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(LEAD) Regulator to impose new capital rules on bank holding firms
By Kim Seung-yeon
SEOUL, July 31 (Yonhap) -- Bank holding companies in South Korea will be required to comply with revised global capital rules from December as part of efforts to beef up their financial health in line with international standards, the financial regulator said Wednesday.

   The Financial Services Commission (FSC), the country's top financial regulator, will impose the Basel III capital requirements on local bank holding firms as of Dec. 1, according to the watchdog.

   The Basel III refers to a set of the latest regulatory rules on bank capital adequacy agreed upon by the members of the Basel Committee on Banking Supervision (BCBS).

   Under the new capital rules, a bank needs to set aside a higher portion of capital reserves in three different types of assets: common equity, the amount that all common shareholders have invested in a company; Tier 1 capital, a core measure of a bank's financial strength; and additional capital buffers against liquidity risks, the FSC said.

   A bank holding firm should hold 4.5 percent of common equity; 6 percent of Tier 1 capital, which includes common stocks and retained earnings; and at least 2.5 percent of hybrid or subordinated bonds.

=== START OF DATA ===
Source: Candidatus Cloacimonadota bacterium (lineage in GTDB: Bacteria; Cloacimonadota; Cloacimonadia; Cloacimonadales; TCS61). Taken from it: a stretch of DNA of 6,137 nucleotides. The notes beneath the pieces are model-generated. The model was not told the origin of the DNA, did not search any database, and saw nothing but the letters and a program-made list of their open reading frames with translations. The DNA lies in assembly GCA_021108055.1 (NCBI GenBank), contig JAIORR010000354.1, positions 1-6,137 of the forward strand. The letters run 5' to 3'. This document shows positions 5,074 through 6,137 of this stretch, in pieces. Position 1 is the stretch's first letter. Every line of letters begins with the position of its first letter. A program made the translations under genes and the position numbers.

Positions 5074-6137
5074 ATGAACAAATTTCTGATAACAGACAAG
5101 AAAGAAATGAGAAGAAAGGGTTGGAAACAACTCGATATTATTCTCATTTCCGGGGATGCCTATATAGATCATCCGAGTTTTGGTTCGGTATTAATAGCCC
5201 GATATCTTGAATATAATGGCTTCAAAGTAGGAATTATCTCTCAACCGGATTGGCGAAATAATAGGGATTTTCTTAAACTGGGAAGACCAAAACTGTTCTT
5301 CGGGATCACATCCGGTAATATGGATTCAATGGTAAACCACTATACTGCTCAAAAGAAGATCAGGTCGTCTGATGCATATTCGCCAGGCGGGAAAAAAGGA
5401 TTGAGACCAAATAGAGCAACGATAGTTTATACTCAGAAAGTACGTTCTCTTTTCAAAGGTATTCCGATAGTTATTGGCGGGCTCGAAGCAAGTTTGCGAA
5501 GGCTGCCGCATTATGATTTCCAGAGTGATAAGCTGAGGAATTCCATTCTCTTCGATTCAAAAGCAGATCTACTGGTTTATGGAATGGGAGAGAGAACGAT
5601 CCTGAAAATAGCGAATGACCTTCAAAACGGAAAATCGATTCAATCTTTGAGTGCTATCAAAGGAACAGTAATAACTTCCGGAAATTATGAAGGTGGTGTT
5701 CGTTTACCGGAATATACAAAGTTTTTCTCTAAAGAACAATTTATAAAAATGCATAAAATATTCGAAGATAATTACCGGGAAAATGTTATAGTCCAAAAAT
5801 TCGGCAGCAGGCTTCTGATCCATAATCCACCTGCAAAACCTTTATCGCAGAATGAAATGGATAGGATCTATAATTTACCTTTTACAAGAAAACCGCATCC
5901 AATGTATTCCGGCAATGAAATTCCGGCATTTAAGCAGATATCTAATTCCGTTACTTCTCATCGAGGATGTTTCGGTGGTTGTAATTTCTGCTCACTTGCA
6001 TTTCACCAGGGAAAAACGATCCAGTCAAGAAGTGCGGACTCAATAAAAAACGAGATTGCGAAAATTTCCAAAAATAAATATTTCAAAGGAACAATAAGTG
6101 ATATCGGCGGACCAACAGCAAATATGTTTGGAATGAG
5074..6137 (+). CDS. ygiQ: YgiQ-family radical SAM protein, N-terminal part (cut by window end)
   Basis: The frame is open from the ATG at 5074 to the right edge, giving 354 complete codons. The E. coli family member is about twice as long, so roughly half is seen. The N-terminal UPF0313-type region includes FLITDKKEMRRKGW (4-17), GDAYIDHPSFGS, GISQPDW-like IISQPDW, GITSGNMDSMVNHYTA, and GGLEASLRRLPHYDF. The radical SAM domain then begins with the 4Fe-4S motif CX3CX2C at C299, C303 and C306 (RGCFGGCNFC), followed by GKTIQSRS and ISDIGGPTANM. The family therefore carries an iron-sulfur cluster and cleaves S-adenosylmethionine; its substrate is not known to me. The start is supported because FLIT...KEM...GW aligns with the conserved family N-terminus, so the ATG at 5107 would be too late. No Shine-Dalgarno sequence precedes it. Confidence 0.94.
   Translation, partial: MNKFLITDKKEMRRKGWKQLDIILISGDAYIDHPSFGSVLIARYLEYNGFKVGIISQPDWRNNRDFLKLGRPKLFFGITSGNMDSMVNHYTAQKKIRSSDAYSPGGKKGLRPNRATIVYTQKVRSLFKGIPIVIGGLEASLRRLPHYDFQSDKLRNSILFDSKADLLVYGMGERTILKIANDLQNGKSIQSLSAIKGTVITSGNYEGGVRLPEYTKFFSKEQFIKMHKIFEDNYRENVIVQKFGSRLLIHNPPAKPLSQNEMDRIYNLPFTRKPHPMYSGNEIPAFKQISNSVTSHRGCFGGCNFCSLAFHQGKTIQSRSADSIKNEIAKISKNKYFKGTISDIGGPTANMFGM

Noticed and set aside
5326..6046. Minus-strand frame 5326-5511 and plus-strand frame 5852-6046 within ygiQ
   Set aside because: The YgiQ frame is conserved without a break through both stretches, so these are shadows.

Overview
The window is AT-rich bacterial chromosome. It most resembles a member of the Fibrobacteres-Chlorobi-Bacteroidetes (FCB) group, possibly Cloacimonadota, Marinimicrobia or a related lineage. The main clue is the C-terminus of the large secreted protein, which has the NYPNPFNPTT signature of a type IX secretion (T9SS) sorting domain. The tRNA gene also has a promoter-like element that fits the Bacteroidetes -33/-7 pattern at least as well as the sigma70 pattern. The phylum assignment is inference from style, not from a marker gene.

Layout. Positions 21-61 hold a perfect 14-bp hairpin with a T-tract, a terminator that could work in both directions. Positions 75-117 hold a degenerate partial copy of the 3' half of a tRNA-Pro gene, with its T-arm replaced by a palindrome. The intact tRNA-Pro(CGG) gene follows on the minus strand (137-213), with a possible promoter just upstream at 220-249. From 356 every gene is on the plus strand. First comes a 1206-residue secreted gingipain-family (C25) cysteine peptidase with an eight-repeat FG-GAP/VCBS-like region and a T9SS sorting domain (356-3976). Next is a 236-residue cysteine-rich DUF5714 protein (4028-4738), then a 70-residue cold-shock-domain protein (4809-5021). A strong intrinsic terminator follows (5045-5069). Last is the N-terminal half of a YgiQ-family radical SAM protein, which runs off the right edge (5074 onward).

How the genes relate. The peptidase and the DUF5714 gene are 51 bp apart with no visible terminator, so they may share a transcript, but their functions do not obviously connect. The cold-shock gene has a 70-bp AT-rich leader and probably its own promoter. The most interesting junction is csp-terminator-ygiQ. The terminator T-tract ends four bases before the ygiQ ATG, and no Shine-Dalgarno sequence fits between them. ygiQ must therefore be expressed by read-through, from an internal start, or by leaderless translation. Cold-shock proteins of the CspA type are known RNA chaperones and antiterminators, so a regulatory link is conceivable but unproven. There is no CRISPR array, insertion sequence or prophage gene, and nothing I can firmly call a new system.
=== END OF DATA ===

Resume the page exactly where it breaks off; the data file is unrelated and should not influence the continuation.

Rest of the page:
The new capital rules are the same as the ones to be implemented on local banks, which are also due to take effect from the year-end, the FSC added.

   If a bank holding firm fails to meet the required minimum level of capital adequacy, the FSC can restrict its dividend payouts or share buybacks, or enforce corrective measures to improve management. These restrictions will go into effect from 2015.

   The FSC projected the revised rules will raise the average capital adequacy ratio -- otherwise known as the BIS ratio -- of 10 bank holding firms to 13.35 percent as of end-June, up from the current 12.91 percent.

   The firms will be able to reduce the amount of their risk-weighted assets by 100.3 trillion won under the new capital rules, the FSC added.

   The Basel III was developed upon a growing call for tougher capital standards from the member countries after a number of global banking giants went belly-up in the aftermath of the 2008 global financial crisis due to excessive leveraging.

   The initial Basel I was enacted by the Group of Ten (G10) countries in the early 1990s, but the rules have been revised over the years as the previous versions were considered outdated.

   South Korea first introduced the Basel rules on bank holding companies in 2007.